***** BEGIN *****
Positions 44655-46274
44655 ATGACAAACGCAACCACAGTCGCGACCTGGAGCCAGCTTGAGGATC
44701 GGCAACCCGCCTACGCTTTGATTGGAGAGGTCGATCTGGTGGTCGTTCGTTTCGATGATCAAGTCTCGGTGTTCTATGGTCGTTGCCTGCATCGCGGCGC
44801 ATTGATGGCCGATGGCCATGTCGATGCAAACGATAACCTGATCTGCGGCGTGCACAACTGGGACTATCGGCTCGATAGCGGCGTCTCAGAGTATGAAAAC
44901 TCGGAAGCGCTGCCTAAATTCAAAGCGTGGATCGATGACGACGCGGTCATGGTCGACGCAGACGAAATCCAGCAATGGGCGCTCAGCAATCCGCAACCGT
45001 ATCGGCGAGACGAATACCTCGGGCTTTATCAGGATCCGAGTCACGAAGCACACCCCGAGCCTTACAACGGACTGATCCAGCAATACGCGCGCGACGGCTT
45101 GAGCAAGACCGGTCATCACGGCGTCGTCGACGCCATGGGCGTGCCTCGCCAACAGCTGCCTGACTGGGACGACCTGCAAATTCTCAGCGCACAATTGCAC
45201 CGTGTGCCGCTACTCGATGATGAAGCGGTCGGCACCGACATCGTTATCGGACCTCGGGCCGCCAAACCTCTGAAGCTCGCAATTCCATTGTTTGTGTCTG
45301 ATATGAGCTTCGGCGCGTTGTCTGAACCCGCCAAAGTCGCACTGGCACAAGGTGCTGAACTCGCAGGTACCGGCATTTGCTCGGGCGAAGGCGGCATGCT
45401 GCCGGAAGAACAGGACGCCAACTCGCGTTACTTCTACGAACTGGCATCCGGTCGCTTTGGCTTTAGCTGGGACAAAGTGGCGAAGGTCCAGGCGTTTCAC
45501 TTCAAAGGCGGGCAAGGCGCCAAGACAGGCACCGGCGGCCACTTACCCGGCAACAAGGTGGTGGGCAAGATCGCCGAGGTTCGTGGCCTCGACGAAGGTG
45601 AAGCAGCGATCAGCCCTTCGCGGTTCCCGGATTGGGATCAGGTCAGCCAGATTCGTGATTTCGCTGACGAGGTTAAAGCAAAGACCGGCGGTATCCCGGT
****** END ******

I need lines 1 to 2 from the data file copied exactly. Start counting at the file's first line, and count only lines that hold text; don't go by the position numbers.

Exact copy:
Positions 44655-46274
44655 ATGACAAACGCAACCACAGTCGCGACCTGGAGCCAGCTTGAGGATC